Cap and gown

Cap and gown

Universities must celebrate uncertainty to survive

Students have become consumers, but they don’t always know what they’re buying. j.o.h.n. walker

Universities have long been viewed as institutions that produce knowledge for the common good.

They do this in a variety of ways: by undertaking research that leads to developments in health, culture, science and technology; by teaching skills that equip graduates to serve the community in their work as teachers, doctors, engineers and artists; by fostering citizenship and self-understanding; by sitting at the head of a universal education system; and by serving as apolitical places dedicated to disinterested scholarship and learning.

These are the reasons that, throughout the 20th century, societies have valued universities, funded them, and seen them as public institutions.

At the start of the 21st century, however, universities find themselves in turbulent times. In the UK, regulatory reforms are dramatically reshaping the ways our higher education institutions are funded and how they go about their core tasks.

In 2008 the Higher Education Funding Council for England (HEFCE) introduced a new system for assessing research. As well as ranking the quality of publications and requiring a set number of “outputs” from each “research active” academic, the Research Excellence Framework introduced the controversial new element of “impact”. For the first time, under this criteria, funding is dependent upon institutions’ ability to demonstrate the influence of their academic research outside the university.

Then in 2012, the government changed the way higher education was financed. It abolished or significantly reduced direct funding for teaching, allowing universities to charge up to £9,000 a year in fees and shifting to a system in which students would fund most of the cost of their education themselves, through publicly funded loans.

The same year, the government lifted some of the controls on student recruitment, enabling universities to admit an unlimited number of students who had achieved at least two As and a B in their A Levels. In 2013 the threshold for uncapped recruitment was dropped to include students with an A and two Bs.

These reforms are premised upon a belief that the market is the best way to govern knowledge. They turn students into consumers who purchase education as an asset, and require universities and academics to compete to demonstrate their value according to a set of pre-defined measures. Such changes, it is thought, will increase both the quality and the efficiency of the work universities do as makers of knowledge.

Let’s be clear. Universities do need to serve the societies in which they are located.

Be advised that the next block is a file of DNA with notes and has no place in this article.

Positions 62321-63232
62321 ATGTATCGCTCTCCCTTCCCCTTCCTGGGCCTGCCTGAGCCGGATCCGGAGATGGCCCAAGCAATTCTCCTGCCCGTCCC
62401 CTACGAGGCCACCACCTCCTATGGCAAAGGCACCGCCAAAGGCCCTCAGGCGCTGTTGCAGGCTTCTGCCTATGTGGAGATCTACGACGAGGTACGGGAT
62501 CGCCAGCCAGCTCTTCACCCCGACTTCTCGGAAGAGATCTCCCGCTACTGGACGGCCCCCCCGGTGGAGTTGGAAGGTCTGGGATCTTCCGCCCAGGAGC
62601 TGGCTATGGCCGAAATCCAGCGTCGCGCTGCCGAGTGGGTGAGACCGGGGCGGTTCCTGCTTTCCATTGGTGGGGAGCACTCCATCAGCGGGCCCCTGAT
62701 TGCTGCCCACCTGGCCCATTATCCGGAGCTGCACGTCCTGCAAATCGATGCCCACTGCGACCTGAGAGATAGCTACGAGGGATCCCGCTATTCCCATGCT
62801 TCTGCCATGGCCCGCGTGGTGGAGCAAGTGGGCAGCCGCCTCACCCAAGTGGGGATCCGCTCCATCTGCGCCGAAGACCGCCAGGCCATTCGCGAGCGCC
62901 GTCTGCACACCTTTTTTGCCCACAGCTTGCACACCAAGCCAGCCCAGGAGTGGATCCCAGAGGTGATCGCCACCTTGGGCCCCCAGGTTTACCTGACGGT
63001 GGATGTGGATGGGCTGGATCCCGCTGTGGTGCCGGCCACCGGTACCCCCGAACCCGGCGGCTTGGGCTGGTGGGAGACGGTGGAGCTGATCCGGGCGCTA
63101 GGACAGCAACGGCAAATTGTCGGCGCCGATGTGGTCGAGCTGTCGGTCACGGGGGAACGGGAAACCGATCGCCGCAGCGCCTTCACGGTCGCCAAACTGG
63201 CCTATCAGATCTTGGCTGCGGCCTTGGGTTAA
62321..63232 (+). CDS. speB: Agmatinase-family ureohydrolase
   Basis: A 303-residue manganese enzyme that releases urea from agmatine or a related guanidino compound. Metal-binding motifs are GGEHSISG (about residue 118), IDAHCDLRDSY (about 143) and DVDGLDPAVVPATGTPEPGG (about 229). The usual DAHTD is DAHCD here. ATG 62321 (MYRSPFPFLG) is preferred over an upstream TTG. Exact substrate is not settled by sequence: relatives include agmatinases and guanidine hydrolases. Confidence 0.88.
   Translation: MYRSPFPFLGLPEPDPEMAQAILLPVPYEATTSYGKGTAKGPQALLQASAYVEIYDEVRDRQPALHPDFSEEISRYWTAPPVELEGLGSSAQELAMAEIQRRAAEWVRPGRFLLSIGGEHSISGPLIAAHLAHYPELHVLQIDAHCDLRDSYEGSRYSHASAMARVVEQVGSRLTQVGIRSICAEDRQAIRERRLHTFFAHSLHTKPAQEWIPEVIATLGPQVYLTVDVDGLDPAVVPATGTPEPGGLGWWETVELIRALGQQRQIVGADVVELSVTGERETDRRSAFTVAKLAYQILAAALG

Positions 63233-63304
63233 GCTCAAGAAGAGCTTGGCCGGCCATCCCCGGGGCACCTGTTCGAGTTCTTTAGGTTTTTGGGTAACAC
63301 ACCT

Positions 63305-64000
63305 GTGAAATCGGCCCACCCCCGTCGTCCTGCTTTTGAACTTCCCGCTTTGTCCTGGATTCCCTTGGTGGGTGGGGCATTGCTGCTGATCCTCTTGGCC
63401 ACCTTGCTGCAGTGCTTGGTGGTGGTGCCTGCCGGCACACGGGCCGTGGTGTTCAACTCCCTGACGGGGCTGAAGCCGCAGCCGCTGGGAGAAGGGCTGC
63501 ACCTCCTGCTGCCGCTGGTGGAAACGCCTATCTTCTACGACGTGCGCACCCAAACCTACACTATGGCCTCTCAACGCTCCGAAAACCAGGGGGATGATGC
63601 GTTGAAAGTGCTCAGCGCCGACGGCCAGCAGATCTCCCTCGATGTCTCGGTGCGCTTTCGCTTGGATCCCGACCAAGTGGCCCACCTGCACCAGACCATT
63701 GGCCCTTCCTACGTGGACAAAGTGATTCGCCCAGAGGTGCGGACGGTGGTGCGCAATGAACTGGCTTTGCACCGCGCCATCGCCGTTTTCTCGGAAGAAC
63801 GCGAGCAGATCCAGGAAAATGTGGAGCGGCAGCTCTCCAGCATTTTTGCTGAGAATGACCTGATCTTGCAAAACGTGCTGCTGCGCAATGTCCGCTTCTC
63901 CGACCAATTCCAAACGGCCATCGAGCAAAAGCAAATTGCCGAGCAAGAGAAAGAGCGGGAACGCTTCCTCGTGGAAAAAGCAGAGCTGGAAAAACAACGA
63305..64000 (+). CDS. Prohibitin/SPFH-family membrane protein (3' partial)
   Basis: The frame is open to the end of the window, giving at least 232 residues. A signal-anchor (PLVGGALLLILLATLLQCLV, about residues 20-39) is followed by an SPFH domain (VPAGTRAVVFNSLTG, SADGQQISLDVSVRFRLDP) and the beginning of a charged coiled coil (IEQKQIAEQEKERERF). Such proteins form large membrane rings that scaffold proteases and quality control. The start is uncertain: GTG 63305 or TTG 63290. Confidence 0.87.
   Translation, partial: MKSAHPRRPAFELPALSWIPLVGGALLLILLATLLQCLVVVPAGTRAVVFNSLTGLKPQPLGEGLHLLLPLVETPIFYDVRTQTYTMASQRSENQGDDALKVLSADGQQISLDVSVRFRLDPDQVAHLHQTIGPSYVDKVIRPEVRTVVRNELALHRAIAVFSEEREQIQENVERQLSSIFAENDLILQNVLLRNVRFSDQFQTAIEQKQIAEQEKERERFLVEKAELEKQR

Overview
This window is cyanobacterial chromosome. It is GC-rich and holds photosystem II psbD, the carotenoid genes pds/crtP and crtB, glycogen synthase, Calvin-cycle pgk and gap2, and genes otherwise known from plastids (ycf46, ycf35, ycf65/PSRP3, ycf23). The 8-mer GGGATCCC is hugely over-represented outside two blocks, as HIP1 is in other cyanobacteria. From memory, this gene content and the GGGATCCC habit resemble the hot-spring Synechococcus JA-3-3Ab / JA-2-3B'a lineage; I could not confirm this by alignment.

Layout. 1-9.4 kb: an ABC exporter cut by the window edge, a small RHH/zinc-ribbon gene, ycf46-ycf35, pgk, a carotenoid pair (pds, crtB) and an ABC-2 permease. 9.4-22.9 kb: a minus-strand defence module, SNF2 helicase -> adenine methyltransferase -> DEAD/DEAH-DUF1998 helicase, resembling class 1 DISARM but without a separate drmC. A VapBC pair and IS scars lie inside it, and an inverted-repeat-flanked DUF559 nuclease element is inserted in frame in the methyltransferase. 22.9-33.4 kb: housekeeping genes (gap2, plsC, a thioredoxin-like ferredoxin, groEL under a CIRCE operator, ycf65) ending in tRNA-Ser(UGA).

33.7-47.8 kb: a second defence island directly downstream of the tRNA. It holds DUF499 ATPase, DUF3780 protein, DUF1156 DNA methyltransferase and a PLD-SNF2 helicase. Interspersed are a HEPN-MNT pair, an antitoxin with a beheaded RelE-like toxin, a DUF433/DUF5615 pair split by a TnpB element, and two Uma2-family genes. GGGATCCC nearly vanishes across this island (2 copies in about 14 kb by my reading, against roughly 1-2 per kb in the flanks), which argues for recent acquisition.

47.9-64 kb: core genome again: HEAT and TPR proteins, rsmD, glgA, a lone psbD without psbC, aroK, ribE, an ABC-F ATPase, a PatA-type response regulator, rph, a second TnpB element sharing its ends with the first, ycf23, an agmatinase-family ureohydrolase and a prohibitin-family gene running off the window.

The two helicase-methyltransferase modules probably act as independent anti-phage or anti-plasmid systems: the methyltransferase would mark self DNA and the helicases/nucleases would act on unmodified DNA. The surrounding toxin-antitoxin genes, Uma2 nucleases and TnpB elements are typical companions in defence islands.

They do need to be accountable for the public money they receive, to be accessible to all who would seek to enter them, and to reach out beyond narrow academic audiences.

But if we value knowledge – and we should – we need to ask ourselves careful questions about how it is formed.

In all the discussion about the “knowledge economy”, it is easy to forget that the condition for knowing is not-knowing. If universities are places dedicated to knowledge, then they are also – by necessity – places devoted to uncertainty.

Any academic worth their salt will admit to this. They will tell you their expertise is the product of a lifelong struggle with incomprehension, and that every thing they claim to know is contingent upon a host of things they don’t. To the extent that universities are places where knowledge is made, then they are places where people learn to ask difficult questions, wrestle with previous approaches and test untried ideas. And they are places where this process is undertaken collectively: in conversation with colleagues, with students, and with past scholars.

Yet the new market-driven world of higher education seems to have little place for uncertainty. Uncertainty costs a lot of money, its usefulness can’t be predicted, and few people see the value of owning it. It’s not very easy to sell and it’s very hard to measure.

But uncertainty is central to the process of gaining knowledge. Researchers don’t always know where their investigations will take them, students don’t know what it is they need to learn, and the “impact” of work is rarely obvious or quantifiable from the outset.

If universities need to get better at telling the wider world about what they do, then this messy process needs to be part of the story they tell.

The recent reforms in the UK instrumentalise research, privatise public educational assets, and attempt to create a market in higher education. In doing so they drive a wedge between knowledge and uncertainty.

Uncertainty is discomforting. Governments, like individuals, would prefer to live in a world of maximum information, quantifiable gains, and known outcomes. But life is chaotic and disordered. Universities need to be supported as homes of untidy processes, difficult enquiry, and endless questioning. Only then can they fulfil their mission as institutions that produce knowledge for the common good.